Building amusement parks and relationships
When Canyon Creek Elementary's STEM teacher Brian Hostetler applied for an Educator Initiative Grant (EIG), he knew he wanted to help students build a LEGO amusement park AND build their design skills.
“The great thing about LEGO kits is you can build and destroy very quickly,” Hostetler said. “It lets students play with the impermanence of creating something. We try to teach our students how to succeed, but also need to teach them how to fail and take risks. You can learn a lot from things that didn’t work.”
Over the course of a month, about 200 first and second graders were able to create a LEGO-sized amusement park with rides, concession stands, ticket booths and more. The students used design thinking to create, prototype and perfect their creations – which often led to new and exciting discoveries.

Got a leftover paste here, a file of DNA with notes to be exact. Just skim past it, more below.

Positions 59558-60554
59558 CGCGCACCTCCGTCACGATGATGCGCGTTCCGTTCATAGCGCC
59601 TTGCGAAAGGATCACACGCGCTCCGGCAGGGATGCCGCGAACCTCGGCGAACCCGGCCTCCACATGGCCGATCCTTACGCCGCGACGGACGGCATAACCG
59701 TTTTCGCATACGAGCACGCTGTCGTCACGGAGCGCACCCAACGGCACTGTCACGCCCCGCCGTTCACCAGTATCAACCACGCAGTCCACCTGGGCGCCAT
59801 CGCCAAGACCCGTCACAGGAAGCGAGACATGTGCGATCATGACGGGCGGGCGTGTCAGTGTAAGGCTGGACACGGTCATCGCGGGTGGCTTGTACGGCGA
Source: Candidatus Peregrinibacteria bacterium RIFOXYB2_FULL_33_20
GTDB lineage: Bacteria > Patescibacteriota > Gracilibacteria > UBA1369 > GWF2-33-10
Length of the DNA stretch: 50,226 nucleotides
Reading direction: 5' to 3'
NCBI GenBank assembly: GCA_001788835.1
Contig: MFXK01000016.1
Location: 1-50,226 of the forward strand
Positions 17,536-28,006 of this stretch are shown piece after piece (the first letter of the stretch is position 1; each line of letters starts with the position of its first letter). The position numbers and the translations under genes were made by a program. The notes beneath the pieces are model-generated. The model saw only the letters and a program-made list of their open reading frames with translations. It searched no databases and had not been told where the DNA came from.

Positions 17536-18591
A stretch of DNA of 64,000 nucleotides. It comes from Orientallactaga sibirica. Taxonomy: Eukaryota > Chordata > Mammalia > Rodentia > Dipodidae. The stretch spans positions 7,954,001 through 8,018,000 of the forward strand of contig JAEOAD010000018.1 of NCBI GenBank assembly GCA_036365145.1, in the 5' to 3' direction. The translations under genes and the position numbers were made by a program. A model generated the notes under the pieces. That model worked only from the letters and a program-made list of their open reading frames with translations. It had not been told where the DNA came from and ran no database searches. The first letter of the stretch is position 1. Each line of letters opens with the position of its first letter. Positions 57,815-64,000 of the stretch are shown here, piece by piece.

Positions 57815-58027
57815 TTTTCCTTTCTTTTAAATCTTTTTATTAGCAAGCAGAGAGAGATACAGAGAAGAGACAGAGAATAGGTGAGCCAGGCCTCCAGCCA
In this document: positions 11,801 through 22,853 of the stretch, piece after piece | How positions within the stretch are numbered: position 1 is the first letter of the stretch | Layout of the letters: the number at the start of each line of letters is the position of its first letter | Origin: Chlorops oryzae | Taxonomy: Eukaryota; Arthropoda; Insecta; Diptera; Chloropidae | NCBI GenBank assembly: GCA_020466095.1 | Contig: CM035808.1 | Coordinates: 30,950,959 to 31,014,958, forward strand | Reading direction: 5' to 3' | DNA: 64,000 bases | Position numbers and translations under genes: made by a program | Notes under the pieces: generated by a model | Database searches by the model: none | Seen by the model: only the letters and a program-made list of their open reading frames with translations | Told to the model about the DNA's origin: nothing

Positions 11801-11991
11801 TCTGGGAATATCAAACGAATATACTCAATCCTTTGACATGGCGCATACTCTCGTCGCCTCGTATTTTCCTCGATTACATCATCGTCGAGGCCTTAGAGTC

“These rides would probably be illegal in several states if they had human riders,” Hostetler joked. “The students always tested at the highest possible speed, but they learned a lot about what would happen!”
One of the biggest wins for Hostetler was seeing his students work together. Students often work independently on other STEM projects, so the amusement park was an opportunity for students to work together on a main goal.
“The kids’ ability to work towards a goal means they have to think about what order to go in,” Hostetler explained. “One student needs to look at the directions, then another student needs to get the materials, another student gets the next piece. This gives them the experience of working on large projects and practicing those communication and collaboration skills.”